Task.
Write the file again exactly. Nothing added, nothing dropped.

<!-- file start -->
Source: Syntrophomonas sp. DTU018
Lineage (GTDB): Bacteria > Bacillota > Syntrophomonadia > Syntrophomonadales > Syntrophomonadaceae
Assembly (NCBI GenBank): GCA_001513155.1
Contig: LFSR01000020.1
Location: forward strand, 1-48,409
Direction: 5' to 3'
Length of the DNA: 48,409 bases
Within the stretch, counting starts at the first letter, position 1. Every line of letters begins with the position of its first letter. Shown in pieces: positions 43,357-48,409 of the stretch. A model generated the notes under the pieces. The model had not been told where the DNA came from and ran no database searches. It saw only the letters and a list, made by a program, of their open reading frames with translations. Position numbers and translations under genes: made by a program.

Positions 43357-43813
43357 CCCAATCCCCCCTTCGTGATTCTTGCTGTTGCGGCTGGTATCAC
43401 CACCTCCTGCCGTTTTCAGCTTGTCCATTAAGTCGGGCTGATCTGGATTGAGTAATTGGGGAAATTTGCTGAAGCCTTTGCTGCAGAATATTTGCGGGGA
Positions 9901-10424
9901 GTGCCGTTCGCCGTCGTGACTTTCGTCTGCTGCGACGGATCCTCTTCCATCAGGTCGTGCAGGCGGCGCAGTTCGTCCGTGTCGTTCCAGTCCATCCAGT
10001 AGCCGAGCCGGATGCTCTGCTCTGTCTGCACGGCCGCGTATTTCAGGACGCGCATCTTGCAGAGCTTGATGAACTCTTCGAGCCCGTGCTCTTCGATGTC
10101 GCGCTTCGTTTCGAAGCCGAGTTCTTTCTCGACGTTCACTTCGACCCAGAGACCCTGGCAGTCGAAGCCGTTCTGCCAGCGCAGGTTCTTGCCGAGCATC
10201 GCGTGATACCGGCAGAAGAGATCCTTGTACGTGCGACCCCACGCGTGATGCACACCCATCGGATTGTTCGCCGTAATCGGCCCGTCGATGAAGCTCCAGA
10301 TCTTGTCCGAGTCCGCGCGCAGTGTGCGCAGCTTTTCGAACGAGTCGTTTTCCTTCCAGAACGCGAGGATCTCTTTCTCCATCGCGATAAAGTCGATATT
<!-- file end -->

Source: Syntrophomonas sp. DTU018
Lineage (GTDB): Bacteria > Bacillota > Syntrophomonadia > Syntrophomonadales > Syntrophomonadaceae
Assembly (NCBI GenBank): GCA_001513155.1
Contig: LFSR01000020.1
Location: forward strand, 1-48,409
Direction: 5' to 3'
Length of the DNA: 48,409 bases
Within the stretch, counting starts at the first letter, position 1. Every line of letters begins with the position of its first letter. Shown in pieces: positions 43,357-48,409 of the stretch. A model generated the notes under the pieces. The model had not been told where the DNA came from and ran no database searches. It saw only the letters and a list, made by a program, of their open reading frames with translations. Position numbers and translations under genes: made by a program.

Positions 43357-43813
43357 CCCAATCCCCCCTTCGTGATTCTTGCTGTTGCGGCTGGTATCAC
43401 CACCTCCTGCCGTTTTCAGCTTGTCCATTAAGTCGGGCTGATCTGGATTGAGTAATTGGGGAAATTTGCTGAAGCCTTTGCTGCAGAATATTTGCGGGGA
Positions 9901-10424
9901 GTGCCGTTCGCCGTCGTGACTTTCGTCTGCTGCGACGGATCCTCTTCCATCAGGTCGTGCAGGCGGCGCAGTTCGTCCGTGTCGTTCCAGTCCATCCAGT
10001 AGCCGAGCCGGATGCTCTGCTCTGTCTGCACGGCCGCGTATTTCAGGACGCGCATCTTGCAGAGCTTGATGAACTCTTCGAGCCCGTGCTCTTCGATGTC
10101 GCGCTTCGTTTCGAAGCCGAGTTCTTTCTCGACGTTCACTTCGACCCAGAGACCCTGGCAGTCGAAGCCGTTCTGCCAGCGCAGGTTCTTGCCGAGCATC
10201 GCGTGATACCGGCAGAAGAGATCCTTGTACGTGCGACCCCACGCGTGATGCACACCCATCGGATTGTTCGCCGTAATCGGCCCGTCGATGAAGCTCCAGA
10301 TCTTGTCCGAGTCCGCGCGCAGTGTGCGCAGCTTTTCGAACGAGTCGTTTTCCTTCCAGAACGCGAGGATCTCTTTCTCCATCGCGATAAAGTCGATATT